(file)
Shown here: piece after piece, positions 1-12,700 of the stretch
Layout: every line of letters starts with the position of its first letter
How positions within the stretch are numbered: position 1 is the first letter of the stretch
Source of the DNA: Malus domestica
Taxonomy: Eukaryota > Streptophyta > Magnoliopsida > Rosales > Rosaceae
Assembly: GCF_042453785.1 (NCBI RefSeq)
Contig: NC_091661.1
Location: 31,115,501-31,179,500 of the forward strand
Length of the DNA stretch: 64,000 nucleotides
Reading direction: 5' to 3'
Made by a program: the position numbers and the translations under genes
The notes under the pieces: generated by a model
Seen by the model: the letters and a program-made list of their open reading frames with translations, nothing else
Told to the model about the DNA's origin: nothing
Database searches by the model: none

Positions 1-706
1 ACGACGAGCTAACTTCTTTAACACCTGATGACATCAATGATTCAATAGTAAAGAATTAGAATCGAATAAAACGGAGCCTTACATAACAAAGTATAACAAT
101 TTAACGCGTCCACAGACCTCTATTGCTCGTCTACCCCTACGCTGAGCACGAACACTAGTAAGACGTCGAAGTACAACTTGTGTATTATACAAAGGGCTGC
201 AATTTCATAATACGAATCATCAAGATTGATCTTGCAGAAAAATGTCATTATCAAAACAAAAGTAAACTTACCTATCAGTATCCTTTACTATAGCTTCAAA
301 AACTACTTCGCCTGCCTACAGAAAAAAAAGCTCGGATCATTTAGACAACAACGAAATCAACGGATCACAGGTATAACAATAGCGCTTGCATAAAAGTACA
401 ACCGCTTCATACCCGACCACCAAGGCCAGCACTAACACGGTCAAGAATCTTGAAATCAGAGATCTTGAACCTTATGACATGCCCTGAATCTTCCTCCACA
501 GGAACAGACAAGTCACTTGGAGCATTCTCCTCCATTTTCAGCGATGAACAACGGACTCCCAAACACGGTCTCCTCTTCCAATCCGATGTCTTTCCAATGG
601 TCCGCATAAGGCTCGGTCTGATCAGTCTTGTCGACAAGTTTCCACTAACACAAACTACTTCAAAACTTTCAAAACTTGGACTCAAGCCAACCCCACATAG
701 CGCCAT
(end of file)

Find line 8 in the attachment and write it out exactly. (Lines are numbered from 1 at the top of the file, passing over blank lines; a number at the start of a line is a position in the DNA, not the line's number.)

Location: 31,115,501-31,179,500 of the forward strand